I hope you will expand on the idea of the victim. I hope you will write some more.

  • nother

    Sorry about the grammer, I’m at my moms and I only have a minute to write.

    Peggysue, your evolution perspective was awesome!

    Potter, how did the sense of community change in NY after the attacks and did that counteract the fear?

  • Potter

    Nother-the sense of community was phenomenal and it had a tremendous effect on counteracting the fear. If you went to NY during those days after as so many did in solidarity you could feel yourself a part of it. It was a big embrace. There was so much hurt, and as you say Nother, love was a big healer… you could feel it stranger to stranger in the way people looked at and through to each other.

  • I think the real challenge is to determine what IS worth being fearful about..and what is not. What are the chances of dying in a terrorist attack? Small. Do those chances go up if i live in DC or NYC? Yes. Do I think the US is better protected against attacks since 5 years ago? Not much. When Al Qaeda threatens Israel, is that frightening? Sure is. I don;t need anyone to hype that worry. Simple humanity makes anyone ache for the tension Israelis live under. Fear is a natural, animal response based on experience..it is a survival instinct. When it gets stroked too much you become paranoid. But you don’t want to lose a sense of fear.

  • If I did fear the monsters under the bed, I wouldn’t sleep there. If I feared working in a tall building (well, 18 stories is tall for Cambridge), I wouldn’t work here. If I feared biking on busy roads I’d get to work somehow else. If I feared exposure of my identity, I wouldn’t post with my real name. If I feared eating raw fish… etc. I guess I really don’t fear very much, after all.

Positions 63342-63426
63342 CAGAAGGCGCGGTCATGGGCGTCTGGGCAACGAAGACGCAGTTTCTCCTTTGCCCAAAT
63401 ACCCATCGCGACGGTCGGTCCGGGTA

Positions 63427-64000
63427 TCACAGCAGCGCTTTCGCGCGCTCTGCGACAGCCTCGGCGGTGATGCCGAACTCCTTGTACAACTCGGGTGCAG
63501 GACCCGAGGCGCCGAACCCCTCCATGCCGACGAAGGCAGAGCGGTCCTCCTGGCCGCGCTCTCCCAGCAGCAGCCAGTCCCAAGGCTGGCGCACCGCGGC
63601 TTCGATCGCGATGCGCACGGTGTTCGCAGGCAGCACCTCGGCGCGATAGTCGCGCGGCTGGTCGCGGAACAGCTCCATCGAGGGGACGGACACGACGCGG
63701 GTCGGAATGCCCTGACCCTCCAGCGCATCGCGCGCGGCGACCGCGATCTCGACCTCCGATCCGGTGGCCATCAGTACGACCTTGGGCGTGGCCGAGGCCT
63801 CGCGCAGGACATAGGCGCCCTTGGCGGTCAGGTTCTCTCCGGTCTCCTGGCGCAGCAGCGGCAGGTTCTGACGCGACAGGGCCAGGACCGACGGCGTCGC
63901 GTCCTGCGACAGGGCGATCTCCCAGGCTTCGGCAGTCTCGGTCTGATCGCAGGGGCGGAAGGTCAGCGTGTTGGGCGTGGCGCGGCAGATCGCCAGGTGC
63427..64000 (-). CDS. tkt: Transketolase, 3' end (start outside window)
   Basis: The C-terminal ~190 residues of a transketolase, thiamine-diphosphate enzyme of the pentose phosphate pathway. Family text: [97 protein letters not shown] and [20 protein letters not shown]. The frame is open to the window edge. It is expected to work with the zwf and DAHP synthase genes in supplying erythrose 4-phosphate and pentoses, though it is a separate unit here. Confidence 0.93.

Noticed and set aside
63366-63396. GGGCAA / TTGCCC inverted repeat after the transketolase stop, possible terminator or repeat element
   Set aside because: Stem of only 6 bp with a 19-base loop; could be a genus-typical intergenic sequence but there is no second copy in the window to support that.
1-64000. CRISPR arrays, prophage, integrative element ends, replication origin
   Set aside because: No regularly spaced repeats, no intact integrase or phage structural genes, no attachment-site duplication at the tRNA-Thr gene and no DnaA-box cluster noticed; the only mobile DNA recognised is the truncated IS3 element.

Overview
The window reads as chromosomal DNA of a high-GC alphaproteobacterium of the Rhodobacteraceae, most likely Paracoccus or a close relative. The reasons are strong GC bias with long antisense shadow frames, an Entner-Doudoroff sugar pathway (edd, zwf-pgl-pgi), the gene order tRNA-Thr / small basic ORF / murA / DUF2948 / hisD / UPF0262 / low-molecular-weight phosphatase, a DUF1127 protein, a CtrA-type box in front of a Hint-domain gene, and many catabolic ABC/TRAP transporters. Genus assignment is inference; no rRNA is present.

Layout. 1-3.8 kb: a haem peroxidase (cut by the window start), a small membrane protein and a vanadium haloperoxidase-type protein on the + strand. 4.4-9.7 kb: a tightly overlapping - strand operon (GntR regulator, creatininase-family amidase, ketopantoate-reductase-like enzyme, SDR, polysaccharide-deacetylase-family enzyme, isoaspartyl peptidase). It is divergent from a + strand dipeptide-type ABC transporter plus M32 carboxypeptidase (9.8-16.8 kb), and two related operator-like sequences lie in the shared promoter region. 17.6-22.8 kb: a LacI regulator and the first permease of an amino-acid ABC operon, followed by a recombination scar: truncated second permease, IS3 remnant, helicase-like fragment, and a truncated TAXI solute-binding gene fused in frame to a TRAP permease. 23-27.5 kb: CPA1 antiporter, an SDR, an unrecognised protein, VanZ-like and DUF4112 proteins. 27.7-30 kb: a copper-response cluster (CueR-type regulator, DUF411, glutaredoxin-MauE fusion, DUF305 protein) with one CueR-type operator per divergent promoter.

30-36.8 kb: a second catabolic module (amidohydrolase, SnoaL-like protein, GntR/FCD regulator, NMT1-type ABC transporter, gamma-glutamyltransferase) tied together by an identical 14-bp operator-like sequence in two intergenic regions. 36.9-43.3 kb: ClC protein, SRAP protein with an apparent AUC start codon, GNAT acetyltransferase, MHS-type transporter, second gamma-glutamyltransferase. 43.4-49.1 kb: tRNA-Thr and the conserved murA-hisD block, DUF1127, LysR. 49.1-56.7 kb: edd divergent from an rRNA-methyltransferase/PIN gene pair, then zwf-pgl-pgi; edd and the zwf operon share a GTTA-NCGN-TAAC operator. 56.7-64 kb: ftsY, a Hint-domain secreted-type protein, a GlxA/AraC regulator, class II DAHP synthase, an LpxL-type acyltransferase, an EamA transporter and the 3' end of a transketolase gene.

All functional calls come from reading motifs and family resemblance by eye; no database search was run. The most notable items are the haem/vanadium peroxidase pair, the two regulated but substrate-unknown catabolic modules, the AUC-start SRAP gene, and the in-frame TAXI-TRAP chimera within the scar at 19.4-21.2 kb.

We calculate risks based on what we can rationally determine; the rest we leave to fear.

    Do I fear more crap to hit the fan in Washington? No, I guess I expect it.

    I guess I’ve been lucky not to have dangers manifest in my life. I hope I can turn that into good for someone else. Allison, we should talk… I didn’t know…

  • nother

    Thank you Potter, if we could only extend that vibe. I’m sure You are trying.

    And I can’t believe I mis-selt the word grammar above, who does that? Sometimes I fear my own ignorance.

  • “So no, one does not have to be six years old to be frightened. And dealing with fear can be a battle at any age.”

    Oh Potter, I didn’t mean to suggest that we can’t have fears and we don’t have to deal with them. The idea of monsters under the bed, though, is one of a child fearing something that doesn’t exist. It’s a projection of the growing awareness of mortality. As we grow, we learn – hopefully – to modulate our fears. We ride in cars even though there are thousands of deaths each year in car accidents. We swim though we could drown. We jump off the diving board even though we’re nervous. Each of these things requires that we face a chance at mortality and screw up the courage to move forward anyway. Embracing life takes courage.